It has now been discovered that a glare-eliminating structure capable of adjustable engagement with a templebar of a conventional eyeglass frame may be economically constructed which comprises a shield member formed from a flexible or bendable opaque material, a flap member extending from the periphery of the shield member which is integrally connected thereto and folded to a position overlapping the shield member, the end pontion of the flap member being secured to the shield member to form an aperture capable of receiving a temple-bar of eyeglass frames, and a slip-retarding resilient non-metallic body positioned within the aperture which is capable of engaging the temple-bar and maintaining the glare-eliminating structure at the desired location along the templebar.

With reference to the embodiment of FIGS. 1, 2, and 3 the shield member 1 may be formed from a sheet of any suitable flexible opaque material. For example, cellulose material such as heavy paper or cardboard may be used, as can flexible opaque sheets of various synthetic resins or plastics. The shield member is preferably of a symmetrical configuration such as a generally rectangular or oval shape. A generally rectangular shield member of about two by three inches has been found particularly satisfactory.

Extending from the periphery of the shield member 1 and integrally connected thereto a flap member 10 is provided. The flap member 10 is formed from the same sheet of material as the shield member 1 and may satisfactorily be of about one-half inch by about three-fourths of an inch in size. Both the flap member 10 and the shield member 1 may be cut from a sheet of raw material in a single cutting or stamping operation which may be accomplished by well known procedures in the cutting art. The flap member v10 is folded so that it overlaps the shield member 1, and the lower or end portion 12 of the flap member is secured to the shield member by any appropriate means, such as stitches 14. The lower portion 1-2 of the flap member may be fixedly secured to the shield member by numerous other means, such as by gluing or stapling. If a synthetic resin material is selected for the construction of the shield and flap members various solvents which are recognized as plastic cements may be employed. As further discussed hereafter, and illustrated in FIGS. 4, 5, 6 and 7 the flap member may also be resiliently secured to the shield member by a strip of rubber or rubber-like elastic material instead of being fixedly secured thereto as shown in FIGS. 1, 2 and 3.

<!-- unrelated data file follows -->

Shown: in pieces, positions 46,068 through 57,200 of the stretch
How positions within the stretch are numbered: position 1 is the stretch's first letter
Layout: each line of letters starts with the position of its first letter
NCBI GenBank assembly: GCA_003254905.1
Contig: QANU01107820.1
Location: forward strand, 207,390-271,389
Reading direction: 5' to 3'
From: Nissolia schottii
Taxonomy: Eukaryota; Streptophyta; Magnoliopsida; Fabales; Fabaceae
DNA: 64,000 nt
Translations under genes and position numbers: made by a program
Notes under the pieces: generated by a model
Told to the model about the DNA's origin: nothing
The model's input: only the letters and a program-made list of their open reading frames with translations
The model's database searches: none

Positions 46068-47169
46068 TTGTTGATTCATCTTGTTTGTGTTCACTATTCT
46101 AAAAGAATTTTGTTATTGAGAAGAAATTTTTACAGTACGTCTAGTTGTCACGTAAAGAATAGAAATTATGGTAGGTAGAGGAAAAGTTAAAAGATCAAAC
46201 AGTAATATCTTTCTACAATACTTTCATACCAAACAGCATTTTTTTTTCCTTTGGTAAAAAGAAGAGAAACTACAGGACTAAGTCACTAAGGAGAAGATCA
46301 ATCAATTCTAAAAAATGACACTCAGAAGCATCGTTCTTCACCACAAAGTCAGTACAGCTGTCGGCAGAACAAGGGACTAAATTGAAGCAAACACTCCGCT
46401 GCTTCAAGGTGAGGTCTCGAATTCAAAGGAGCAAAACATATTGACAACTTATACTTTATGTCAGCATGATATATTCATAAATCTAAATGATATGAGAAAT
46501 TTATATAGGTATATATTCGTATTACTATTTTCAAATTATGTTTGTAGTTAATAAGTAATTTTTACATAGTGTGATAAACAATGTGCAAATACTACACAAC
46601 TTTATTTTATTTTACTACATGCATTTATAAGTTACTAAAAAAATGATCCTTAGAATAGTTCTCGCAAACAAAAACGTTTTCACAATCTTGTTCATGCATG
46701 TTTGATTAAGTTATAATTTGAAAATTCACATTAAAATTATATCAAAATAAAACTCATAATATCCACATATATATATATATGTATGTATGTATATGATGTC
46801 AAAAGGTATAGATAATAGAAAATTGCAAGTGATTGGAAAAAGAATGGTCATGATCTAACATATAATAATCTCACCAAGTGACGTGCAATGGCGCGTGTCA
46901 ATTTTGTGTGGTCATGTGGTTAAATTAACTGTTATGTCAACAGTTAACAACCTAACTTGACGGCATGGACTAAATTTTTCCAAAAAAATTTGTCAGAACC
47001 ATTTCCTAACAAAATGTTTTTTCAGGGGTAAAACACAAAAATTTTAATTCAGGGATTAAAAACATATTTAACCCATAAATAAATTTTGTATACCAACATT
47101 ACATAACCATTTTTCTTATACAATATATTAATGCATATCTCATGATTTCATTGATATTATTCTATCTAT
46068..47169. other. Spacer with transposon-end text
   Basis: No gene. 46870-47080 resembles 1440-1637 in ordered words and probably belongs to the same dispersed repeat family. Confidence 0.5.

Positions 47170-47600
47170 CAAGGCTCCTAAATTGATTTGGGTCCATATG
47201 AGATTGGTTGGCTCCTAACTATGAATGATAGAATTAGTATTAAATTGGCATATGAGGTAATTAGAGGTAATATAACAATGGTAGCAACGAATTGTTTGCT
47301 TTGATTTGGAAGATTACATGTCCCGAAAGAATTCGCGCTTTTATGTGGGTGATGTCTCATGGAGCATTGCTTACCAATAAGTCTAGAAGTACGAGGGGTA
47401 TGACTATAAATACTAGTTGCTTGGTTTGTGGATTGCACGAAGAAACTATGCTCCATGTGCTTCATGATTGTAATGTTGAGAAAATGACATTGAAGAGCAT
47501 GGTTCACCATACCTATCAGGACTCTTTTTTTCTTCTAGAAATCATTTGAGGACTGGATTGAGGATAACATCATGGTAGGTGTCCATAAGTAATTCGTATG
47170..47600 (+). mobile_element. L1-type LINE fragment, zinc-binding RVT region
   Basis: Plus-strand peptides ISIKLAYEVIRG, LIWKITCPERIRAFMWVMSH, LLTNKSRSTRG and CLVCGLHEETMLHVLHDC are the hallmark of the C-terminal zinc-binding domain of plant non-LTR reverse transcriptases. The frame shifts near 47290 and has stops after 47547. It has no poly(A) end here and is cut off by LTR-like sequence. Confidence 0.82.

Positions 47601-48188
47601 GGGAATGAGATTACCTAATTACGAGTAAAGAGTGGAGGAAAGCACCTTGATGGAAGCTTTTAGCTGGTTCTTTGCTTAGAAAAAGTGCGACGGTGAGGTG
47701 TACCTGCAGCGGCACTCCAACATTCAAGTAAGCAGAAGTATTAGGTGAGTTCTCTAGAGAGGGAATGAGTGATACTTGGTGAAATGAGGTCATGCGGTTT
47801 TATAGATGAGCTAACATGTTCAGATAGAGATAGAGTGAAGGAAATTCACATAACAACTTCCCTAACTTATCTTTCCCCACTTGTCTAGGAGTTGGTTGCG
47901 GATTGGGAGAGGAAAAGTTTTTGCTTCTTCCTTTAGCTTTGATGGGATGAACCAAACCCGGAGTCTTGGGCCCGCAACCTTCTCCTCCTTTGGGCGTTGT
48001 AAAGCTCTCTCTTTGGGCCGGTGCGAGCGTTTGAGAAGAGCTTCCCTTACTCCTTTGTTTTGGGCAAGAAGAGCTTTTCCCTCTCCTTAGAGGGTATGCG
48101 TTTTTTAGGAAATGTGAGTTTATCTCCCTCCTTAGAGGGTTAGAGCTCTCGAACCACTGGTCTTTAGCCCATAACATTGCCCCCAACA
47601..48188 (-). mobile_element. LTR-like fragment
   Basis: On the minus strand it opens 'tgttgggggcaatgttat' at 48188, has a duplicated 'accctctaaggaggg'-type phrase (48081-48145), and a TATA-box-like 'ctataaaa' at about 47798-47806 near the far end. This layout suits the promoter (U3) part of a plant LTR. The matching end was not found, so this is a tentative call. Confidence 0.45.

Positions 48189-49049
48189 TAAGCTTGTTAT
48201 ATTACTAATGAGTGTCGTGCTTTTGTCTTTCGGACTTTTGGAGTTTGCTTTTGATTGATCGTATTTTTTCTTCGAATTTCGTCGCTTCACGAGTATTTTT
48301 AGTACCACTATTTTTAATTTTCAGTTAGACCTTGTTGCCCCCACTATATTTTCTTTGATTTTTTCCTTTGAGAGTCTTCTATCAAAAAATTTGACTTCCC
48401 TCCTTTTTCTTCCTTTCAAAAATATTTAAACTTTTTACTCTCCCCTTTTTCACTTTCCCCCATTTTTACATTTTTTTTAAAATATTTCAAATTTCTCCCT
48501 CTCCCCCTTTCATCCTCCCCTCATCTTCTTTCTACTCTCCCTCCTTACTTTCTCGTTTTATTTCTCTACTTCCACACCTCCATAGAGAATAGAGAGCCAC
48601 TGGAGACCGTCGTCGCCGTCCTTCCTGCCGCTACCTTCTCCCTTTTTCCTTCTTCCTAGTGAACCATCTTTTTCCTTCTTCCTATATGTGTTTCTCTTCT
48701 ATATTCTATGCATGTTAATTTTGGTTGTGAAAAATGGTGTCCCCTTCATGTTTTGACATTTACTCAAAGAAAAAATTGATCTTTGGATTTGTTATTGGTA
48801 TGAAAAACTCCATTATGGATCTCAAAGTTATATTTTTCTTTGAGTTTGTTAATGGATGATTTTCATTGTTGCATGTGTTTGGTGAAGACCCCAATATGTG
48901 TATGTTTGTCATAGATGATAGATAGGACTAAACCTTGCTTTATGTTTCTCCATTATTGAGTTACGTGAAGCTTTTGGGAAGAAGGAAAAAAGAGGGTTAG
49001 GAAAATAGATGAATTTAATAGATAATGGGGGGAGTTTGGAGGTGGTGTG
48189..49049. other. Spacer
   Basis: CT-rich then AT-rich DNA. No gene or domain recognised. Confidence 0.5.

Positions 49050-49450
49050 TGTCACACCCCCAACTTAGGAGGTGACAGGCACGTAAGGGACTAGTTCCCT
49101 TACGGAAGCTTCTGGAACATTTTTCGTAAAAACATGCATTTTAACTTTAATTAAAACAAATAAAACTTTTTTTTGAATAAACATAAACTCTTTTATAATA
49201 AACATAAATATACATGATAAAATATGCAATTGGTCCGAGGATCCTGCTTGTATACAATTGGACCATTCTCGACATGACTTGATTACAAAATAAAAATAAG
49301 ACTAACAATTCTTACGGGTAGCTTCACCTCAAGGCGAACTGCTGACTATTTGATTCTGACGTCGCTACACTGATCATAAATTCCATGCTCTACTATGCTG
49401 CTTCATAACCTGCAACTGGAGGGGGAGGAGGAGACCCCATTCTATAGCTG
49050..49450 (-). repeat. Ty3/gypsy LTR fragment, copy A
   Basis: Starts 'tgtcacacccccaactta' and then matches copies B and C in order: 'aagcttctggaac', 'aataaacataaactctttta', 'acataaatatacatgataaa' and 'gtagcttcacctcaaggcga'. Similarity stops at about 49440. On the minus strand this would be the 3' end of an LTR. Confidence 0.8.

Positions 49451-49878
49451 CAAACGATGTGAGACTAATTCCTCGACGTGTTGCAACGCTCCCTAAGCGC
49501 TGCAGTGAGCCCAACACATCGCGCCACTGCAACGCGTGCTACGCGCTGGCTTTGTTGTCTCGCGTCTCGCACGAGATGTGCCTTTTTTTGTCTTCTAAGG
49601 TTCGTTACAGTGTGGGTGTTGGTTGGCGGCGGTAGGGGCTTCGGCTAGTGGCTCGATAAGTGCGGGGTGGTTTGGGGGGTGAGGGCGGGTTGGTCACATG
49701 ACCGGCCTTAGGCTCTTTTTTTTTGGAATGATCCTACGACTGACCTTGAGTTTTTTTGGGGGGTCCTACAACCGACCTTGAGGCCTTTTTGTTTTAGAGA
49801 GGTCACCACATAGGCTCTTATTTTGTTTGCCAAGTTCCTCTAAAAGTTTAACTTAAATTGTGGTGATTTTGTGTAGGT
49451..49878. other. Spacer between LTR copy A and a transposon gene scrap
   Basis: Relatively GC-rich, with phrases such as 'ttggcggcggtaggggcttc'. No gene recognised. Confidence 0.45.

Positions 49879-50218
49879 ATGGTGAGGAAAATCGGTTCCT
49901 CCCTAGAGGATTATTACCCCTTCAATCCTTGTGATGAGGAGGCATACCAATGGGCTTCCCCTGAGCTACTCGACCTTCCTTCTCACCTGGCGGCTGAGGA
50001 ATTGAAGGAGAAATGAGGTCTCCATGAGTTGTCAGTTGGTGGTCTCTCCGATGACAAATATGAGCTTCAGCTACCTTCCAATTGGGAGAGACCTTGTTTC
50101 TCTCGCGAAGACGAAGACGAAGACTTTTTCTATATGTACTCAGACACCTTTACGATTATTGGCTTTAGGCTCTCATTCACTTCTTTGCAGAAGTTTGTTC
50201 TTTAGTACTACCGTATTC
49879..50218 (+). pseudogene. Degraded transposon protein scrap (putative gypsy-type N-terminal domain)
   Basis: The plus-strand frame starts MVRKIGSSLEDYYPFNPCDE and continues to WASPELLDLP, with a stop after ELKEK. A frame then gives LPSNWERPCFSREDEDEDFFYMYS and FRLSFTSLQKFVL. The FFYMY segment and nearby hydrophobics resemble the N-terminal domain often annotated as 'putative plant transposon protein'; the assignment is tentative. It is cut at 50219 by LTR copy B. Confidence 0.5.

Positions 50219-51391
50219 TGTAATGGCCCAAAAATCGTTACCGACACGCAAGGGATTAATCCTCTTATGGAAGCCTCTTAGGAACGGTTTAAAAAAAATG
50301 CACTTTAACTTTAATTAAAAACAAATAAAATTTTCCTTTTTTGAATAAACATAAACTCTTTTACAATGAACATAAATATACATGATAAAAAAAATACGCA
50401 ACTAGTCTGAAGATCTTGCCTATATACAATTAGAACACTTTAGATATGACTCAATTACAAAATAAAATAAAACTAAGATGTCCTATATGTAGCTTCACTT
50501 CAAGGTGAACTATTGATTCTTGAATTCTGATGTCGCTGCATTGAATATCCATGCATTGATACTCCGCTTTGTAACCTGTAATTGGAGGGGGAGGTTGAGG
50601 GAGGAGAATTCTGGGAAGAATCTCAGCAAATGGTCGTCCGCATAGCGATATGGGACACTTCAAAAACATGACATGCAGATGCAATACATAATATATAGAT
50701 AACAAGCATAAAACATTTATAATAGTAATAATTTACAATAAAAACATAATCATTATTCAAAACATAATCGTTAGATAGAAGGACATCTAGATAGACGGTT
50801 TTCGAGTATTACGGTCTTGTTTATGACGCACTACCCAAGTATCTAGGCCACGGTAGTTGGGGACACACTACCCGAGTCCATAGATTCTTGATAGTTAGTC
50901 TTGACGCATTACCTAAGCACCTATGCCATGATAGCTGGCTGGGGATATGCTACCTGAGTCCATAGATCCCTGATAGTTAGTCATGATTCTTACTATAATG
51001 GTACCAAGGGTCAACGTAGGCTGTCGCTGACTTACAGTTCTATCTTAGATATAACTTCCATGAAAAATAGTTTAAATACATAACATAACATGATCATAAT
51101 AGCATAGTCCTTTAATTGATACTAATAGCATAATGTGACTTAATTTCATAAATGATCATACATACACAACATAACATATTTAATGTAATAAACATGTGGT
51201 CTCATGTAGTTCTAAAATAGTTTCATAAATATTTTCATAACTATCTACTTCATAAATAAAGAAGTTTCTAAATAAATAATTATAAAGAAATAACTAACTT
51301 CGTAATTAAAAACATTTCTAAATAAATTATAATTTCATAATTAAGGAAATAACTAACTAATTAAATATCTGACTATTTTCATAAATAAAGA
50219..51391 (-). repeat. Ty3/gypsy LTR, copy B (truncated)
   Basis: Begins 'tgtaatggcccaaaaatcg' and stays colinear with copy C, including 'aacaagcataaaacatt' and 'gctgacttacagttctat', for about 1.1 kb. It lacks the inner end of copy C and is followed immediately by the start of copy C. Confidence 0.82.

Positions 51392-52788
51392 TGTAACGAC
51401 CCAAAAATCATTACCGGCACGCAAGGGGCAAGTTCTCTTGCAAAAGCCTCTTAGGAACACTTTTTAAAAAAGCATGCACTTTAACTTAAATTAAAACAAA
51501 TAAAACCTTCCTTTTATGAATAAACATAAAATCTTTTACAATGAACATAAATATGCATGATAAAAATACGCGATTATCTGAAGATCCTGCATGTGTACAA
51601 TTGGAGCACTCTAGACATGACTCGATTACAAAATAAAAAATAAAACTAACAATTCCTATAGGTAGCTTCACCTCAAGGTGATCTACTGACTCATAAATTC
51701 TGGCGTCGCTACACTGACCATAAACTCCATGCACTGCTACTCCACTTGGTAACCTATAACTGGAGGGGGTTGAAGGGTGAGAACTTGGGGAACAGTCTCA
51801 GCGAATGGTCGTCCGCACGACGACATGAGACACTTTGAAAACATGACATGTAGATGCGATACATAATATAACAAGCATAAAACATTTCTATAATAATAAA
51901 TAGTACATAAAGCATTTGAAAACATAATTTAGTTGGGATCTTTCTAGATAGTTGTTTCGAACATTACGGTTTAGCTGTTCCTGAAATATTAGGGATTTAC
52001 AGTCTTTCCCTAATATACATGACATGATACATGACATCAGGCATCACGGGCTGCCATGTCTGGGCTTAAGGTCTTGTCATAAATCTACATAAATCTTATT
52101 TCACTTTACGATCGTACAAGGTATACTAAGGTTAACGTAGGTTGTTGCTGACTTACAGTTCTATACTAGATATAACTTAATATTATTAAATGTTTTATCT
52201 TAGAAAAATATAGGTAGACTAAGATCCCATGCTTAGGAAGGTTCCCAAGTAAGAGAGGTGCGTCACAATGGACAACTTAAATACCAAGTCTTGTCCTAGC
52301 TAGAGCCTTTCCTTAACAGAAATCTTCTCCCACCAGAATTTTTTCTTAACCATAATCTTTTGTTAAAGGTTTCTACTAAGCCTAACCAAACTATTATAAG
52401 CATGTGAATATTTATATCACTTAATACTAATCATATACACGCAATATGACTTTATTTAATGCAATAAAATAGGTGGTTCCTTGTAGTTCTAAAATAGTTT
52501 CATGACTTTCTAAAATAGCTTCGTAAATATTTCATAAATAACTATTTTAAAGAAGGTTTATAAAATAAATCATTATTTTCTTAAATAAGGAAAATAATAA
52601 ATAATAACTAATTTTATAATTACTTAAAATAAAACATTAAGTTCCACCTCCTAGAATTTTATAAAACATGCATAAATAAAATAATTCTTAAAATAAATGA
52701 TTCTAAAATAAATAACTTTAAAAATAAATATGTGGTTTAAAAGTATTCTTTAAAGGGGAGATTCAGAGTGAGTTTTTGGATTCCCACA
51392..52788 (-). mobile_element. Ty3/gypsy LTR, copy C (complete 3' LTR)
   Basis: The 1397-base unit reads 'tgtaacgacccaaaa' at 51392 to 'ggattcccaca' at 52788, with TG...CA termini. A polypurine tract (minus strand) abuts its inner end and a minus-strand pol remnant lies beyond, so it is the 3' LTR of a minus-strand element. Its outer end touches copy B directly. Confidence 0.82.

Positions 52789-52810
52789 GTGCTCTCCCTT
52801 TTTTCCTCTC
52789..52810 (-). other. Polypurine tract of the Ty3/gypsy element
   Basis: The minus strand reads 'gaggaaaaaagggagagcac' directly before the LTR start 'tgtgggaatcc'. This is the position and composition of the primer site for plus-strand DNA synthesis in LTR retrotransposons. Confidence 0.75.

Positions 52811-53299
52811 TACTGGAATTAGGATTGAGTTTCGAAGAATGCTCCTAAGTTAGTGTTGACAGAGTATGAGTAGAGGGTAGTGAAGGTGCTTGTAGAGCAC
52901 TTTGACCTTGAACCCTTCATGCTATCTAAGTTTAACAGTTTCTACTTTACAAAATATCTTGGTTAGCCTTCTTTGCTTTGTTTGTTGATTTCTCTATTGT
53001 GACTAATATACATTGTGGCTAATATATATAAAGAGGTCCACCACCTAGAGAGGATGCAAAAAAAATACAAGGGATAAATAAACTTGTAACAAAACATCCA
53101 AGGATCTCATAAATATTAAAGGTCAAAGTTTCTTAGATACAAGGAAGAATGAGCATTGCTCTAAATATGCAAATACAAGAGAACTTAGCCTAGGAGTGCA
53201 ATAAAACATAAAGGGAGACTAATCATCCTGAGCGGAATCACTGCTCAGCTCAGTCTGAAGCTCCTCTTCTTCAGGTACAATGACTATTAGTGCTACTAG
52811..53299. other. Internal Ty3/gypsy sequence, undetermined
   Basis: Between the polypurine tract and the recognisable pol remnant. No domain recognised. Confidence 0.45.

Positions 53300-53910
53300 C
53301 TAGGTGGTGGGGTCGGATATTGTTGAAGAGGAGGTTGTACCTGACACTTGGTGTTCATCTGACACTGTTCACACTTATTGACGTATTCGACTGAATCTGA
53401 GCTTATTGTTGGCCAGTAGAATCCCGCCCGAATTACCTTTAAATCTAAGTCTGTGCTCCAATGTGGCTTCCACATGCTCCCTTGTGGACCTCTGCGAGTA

Prior to securing the lower portion .12 of the flap member 10 to the shield member and the formation of aperture 18 thereby capable of receiving the temple-bar of eyeglass frames, a slip-retarding resilient body 16 is positioned on either the shield member 1, or the flap member 10, at ya location so that it will assume a position within aperture 18 once the lower end 12-of the flap is secured. As shown in FIGS. 1, 2, and 3, the resilient body 16 may be of a generally rectangular configuration which substantially fills aperture 18. The slip-retarding resilient body 16 may satisfactorily be formed from an essentially solid material, or filled with small pores as found in sponge rubber. One or more small cross-sections of resilient rubber tubing either whole or bisected longitudinal-1y may satisfactorily serve as the resilient body. A cross-section of rubber tubing bearing a groove to accommodate a tempie-bar may be used, but such a groove is not essential. Also, the resilient body may be placed in the aperture in such a manner that it is positioned on more than one side of the aperture, and may if desired line the entire inner surface of the aperture 1 8. It is preferred, however, to place a single resilient body 16 on the shield member as shown in FIGS. 1, 2 and 3, so that the flap member 10 of the device will not be caused to protrude an appreciable distance to the inside of the temple-bar, and thus eliminate the possibility of direct contact between the flap and the temple of the user. The resilient body 16 may be held in position by glue or any other suitable means.